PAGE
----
The cost-of-living crisis has led to millions of people taking a cold hard look at their finances and cutting back. Yet making ends meet is only part of the problem.

Thousands of people make complaints every year about their credit files and how credit scores work is one of the most common questions I get asked.

The fact of the matter is most credit reference agency complaints actually come down to the businesses that have placed ‘markers’ on the file, not the agency itself. The good news is sorting out a problem doesn’t have to be a nightmare – and you can usually take it further too if the business isn’t playing ball.

There’s actually a lot of urban myths out there about your credit reference file, so I spoke to my fellow TV expert and Experian credit reference specialist, James Jones, to bust some myths about your credit file.

There’s a big credit blacklist

The most common credit file myth is there’s a blacklist of people who are barred from credit forever (or for a long time). Luckily there’s no such thing. Lenders make decisions based on the information on your credit report, your application form details and any account information they already have. Even if things have gone a little awry in the past, then you could still be accepted but you’re likely to be offered lower credit limits and higher interest rates. The biggest blocker to credit is County Court Judgments, bankruptcy and Individual Voluntary Arrangements (IVAs) – and even they’re not forever.

The people you live with can affect your credit

Are you looking at your flatmate and blaming them for not getting a credit card? Don’t take it out on them.  Credit reports these days are individual, and only contain your personal information. Living with someone doesn’t mean your credit reports will be linked or have any impact on each other, unless you’ve applied for joint credit together.

Being in a relationship links your finances

Being in a relationship doesn’t mean your credit report, or finances, are linked. The only way to link your credit reports is if you’ve applied for joint credit together in the past, for example for a bank account, loan or mortgage. If you have previously taken out credit with someone, but don’t share any joint accounts now, you can ask for a financial disassociation with all the credit reference agencies. However, joint accounts, investments and credit can leave you liable for debts as an individual if you fall out with your partner or get cleared out by the other person, so make sure you understand the repercussions before signing up.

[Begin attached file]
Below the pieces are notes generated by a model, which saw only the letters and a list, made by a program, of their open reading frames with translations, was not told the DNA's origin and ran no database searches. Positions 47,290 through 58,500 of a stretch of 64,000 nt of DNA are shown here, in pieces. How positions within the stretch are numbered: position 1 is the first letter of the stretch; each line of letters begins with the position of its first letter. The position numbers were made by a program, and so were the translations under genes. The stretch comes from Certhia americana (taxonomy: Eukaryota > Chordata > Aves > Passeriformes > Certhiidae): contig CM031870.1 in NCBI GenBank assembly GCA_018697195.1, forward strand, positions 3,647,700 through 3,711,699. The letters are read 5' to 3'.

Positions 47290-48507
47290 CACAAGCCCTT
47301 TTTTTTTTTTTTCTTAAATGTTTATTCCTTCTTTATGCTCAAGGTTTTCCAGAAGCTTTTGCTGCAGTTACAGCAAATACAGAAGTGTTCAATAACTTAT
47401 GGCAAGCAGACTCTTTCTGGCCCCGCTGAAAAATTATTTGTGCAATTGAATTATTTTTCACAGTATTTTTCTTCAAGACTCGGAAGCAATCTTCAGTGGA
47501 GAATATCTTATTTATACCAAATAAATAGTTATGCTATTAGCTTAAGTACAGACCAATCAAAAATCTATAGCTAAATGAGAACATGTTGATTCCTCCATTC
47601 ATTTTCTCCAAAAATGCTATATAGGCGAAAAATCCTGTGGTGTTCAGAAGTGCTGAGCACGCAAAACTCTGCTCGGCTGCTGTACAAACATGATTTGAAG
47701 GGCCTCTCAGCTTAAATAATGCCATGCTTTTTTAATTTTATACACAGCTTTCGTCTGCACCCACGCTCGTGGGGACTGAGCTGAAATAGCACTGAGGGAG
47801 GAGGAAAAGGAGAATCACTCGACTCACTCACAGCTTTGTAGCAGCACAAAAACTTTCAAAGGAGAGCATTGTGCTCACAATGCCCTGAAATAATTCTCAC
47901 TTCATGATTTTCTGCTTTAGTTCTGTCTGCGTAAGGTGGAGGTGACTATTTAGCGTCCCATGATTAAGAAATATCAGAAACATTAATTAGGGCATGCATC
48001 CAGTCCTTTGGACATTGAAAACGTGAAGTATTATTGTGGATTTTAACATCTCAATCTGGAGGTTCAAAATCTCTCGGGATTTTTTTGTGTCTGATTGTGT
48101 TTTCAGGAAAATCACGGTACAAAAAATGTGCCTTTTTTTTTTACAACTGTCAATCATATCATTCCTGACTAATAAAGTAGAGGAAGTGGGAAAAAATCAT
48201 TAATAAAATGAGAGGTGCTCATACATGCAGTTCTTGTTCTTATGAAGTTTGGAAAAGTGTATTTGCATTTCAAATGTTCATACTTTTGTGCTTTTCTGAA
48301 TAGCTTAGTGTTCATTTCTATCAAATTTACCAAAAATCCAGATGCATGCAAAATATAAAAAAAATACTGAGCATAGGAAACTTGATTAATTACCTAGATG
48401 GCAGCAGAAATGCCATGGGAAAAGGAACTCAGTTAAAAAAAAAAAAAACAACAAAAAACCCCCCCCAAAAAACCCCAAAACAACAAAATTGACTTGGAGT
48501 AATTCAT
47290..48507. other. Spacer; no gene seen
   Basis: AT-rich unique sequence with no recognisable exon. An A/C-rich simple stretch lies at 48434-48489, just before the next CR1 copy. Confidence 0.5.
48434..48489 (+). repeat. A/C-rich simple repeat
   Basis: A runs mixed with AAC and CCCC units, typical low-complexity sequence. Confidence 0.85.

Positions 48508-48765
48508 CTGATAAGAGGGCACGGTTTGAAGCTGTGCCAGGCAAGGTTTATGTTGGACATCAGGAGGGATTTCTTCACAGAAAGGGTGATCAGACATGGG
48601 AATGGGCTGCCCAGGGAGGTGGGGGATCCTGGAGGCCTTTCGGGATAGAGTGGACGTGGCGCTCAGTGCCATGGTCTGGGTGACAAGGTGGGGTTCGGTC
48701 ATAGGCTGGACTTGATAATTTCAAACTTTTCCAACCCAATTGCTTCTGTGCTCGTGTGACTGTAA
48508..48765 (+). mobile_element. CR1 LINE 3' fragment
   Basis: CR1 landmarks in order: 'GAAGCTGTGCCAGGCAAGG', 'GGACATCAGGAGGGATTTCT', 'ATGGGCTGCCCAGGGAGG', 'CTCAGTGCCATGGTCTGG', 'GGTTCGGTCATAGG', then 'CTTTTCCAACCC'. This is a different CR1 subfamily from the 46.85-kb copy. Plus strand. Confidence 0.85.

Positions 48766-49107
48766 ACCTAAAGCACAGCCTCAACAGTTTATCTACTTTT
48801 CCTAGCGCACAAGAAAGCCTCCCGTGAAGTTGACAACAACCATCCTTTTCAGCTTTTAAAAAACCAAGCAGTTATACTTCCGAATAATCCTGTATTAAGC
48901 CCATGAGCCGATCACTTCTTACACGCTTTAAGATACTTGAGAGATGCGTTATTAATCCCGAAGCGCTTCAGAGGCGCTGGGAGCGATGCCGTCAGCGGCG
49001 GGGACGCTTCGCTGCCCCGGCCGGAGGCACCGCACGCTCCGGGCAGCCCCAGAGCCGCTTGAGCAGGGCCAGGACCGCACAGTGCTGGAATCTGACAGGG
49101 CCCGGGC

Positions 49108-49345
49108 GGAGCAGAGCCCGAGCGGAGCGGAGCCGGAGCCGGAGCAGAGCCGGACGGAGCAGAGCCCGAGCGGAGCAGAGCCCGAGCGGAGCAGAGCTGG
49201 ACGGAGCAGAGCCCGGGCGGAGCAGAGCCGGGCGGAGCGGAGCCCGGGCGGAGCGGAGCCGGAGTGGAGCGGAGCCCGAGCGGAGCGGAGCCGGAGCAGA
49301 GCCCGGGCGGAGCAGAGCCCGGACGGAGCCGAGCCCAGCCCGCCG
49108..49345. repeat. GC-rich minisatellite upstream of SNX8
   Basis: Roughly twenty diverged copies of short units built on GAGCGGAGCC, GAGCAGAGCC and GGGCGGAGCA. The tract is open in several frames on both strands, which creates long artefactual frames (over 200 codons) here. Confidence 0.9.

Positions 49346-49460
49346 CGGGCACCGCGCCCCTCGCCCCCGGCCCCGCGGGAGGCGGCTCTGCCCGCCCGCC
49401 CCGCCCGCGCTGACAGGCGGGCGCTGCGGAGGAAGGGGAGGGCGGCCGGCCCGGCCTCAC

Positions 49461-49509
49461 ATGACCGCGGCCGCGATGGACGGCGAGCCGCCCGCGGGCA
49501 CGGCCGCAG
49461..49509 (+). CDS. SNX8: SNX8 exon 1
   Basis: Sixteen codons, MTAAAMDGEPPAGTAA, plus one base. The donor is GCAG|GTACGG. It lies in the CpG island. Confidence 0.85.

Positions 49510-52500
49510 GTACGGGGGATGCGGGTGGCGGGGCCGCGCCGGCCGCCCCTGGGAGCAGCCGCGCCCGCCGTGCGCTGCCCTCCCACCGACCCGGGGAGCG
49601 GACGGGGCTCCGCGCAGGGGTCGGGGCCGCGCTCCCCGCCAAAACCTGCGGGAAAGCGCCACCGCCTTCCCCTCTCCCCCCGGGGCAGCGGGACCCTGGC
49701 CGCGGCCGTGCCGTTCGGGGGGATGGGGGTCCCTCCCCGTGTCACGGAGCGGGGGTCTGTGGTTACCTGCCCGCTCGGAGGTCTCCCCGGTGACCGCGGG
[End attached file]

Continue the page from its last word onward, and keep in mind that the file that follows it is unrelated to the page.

Previous house occupants affect your score

This is a common myth, especially when people are living in rented accommodation. The previous occupants of your address do not have any impact on your finances or your credit report. There may still be letters that come to the address, so all you need to do is write on the front they don’t live there and stick them back in the post box.

Hard and soft credit report checks

Checking your credit report doesn’t affect your score. It will show on your report as a ‘soft’ search each time you check, but this is only seen by you and nobody else. You can check your report and score as often as you like, which is usually a good idea before you apply for credit. ‘Soft’ checks are often used by some businesses as a way to see if you might get credit. However, ‘hard’ checks, created by you applying for credit, stay on your file for up to 12 months and can have an impact on your score if you collect too many.

I have one credit score

There is no universal credit score. Each of the three main credit reference agencies will give you a different score on a different scale. Of course, the higher this is with each agency the better. Do keep an eye on these scores and, from time to time, the data in the reports used to calculate them.

Martyn James is a leading consumer rights campaigner, TV and radio broadcaster and journalist.

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